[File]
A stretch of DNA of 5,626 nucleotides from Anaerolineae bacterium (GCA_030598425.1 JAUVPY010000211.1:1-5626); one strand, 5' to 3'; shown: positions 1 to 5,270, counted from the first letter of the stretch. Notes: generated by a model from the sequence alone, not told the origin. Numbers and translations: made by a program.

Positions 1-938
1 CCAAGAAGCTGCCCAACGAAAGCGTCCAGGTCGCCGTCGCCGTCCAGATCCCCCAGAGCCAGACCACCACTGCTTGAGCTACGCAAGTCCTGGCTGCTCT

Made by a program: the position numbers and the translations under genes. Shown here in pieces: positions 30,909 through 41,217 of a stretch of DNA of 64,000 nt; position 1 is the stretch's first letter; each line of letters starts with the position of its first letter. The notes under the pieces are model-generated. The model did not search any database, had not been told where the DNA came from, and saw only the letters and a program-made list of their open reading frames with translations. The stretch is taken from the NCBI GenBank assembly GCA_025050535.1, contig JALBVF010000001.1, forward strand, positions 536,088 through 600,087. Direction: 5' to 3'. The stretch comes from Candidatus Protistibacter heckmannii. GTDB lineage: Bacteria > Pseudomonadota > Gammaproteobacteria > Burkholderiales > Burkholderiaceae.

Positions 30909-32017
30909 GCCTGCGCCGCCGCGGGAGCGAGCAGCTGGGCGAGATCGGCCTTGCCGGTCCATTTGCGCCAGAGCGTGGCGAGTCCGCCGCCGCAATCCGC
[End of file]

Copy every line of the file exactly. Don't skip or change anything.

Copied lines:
A stretch of DNA of 5,626 nucleotides from Anaerolineae bacterium (GCA_030598425.1 JAUVPY010000211.1:1-5626); one strand, 5' to 3'; shown: positions 1 to 5,270, counted from the first letter of the stretch. Notes: generated by a model from the sequence alone, not told the origin. Numbers and translations: made by a program.

Positions 1-938
1 CCAAGAAGCTGCCCAACGAAAGCGTCCAGGTCGCCGTCGCCGTCCAGATCCCCCAGAGCCAGACCACCACTGCTTGAGCTACGCAAGTCCTGGCTGCTCT

Made by a program: the position numbers and the translations under genes. Shown here in pieces: positions 30,909 through 41,217 of a stretch of DNA of 64,000 nt; position 1 is the stretch's first letter; each line of letters starts with the position of its first letter. The notes under the pieces are model-generated. The model did not search any database, had not been told where the DNA came from, and saw only the letters and a program-made list of their open reading frames with translations. The stretch is taken from the NCBI GenBank assembly GCA_025050535.1, contig JALBVF010000001.1, forward strand, positions 536,088 through 600,087. Direction: 5' to 3'. The stretch comes from Candidatus Protistibacter heckmannii. GTDB lineage: Bacteria > Pseudomonadota > Gammaproteobacteria > Burkholderiales > Burkholderiaceae.

Positions 30909-32017
30909 GCCTGCGCCGCCGCGGGAGCGAGCAGCTGGGCGAGATCGGCCTTGCCGGTCCATTTGCGCCAGAGCGTGGCGAGTCCGCCGCCGCAATCCGC